Mothers and Their Children: A Feminist Sociology of Childrearing

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SAGE, Nov 24, 1994 - Child rearing - 240 pages
This volume presents a fresh approach to the analysis of childrearing. By focusing on mothers' own understandings of their childrearing, the author reveals how differences in childrearing are rooted in fundamental ideas about the nature of social life and the place of the individual and the family within it.

Broad cultural concepts of family, individuality and the nature of childhood are discussed. The author analyzes the implications of mothers' ideas about these for key childrearing preoccupations of time, discipline and the independence of children. An important theme that emerges is the diversity behind the image of the 'ordinary family'. Drawing on empirical evidence of mothers' concerns and understandings of childrearing, the author illustrates how issues of power and the public/private divide are negotiated in the daily lives of mothers and their children.

 

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Contents

The Feminist Study of Childrearing
27
Individuals Families and Children
46
Friends and Relations
74
Portraits of Childrearing in Four Middle Income
93
Fitting in around the Children
116
Overview of the Portraits
136
Childrearing Philosophies in Action
163
Sociology and Childrearing Reconsidered
189
Further Details of the Sample
214
Index
232
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Page 7 - Much of developmental psychology, as it now exists, is the science of the strange behaviour of children in strange situations with strange adults for the briefest periods of time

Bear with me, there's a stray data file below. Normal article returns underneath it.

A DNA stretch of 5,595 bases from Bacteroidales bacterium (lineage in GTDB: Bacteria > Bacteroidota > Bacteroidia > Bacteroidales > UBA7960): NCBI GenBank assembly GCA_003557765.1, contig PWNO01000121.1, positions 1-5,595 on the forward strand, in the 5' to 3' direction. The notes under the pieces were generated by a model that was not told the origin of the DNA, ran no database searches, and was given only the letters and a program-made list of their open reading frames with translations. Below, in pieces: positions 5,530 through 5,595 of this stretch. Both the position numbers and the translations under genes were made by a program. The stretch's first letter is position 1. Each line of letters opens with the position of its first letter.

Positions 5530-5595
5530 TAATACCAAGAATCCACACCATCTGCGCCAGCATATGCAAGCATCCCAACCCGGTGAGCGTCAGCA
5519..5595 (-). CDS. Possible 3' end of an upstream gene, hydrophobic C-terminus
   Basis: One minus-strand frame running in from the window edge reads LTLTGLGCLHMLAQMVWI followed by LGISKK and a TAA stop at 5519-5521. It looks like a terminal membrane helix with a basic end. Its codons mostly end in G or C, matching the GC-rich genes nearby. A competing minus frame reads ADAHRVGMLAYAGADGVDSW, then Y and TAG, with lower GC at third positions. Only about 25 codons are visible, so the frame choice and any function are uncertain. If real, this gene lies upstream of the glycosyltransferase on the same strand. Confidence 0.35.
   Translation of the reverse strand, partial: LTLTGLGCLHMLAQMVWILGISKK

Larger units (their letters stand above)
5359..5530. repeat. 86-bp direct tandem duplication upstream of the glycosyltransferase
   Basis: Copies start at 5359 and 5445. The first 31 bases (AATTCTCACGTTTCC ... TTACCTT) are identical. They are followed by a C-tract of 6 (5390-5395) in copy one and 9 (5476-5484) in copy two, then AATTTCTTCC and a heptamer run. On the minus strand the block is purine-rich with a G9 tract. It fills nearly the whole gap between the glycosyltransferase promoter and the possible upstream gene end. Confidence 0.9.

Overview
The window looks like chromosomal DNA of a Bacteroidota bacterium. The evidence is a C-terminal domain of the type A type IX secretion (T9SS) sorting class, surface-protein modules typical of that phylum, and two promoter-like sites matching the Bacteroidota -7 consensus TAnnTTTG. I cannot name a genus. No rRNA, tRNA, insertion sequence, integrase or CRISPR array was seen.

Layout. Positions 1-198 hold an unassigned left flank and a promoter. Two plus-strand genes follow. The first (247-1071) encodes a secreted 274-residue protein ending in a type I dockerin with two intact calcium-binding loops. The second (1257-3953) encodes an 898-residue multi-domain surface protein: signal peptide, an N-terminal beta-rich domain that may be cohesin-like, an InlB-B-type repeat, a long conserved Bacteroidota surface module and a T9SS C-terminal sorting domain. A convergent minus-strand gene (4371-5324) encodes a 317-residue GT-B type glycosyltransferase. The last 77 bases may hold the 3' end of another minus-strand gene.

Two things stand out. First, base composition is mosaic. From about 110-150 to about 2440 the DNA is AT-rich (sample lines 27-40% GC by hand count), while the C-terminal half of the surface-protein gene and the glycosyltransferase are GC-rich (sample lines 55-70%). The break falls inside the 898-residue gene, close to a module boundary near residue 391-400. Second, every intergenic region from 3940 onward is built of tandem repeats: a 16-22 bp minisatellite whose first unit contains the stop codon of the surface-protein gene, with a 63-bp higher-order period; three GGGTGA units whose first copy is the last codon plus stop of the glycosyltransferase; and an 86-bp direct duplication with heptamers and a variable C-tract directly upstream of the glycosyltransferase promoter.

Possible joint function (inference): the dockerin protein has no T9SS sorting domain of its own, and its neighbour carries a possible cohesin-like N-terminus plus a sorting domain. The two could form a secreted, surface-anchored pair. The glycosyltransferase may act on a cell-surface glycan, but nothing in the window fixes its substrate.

Page 20 - thus accomplishes what (in hindsight of course) may be seen as the most important confidence trick that society plays on the individual - to make appear as necessity what is in fact a bundle of contingencies, and thus to make meaningful the accident of his
Page 17 - This supposition does not necessarily assume that parents consciously train their children to meet future occupational requirements, it may simply be that their own occupational experiences have significantly affected parents' conceptions of what is desirable
Page 23 - the torrents of threat and cajolery neither impinge on the feelings of parental affection, nor are meant as signs of rejection. As one mother explained to her child, "We hit you because we love you"
Page 21 - the immediate apprehension or interpretation of an objective event as expressing meaning, that is, as a manifestation of another's subjective processes which thereby becomes subjectively meaningful to myself (Berger and Luckmann

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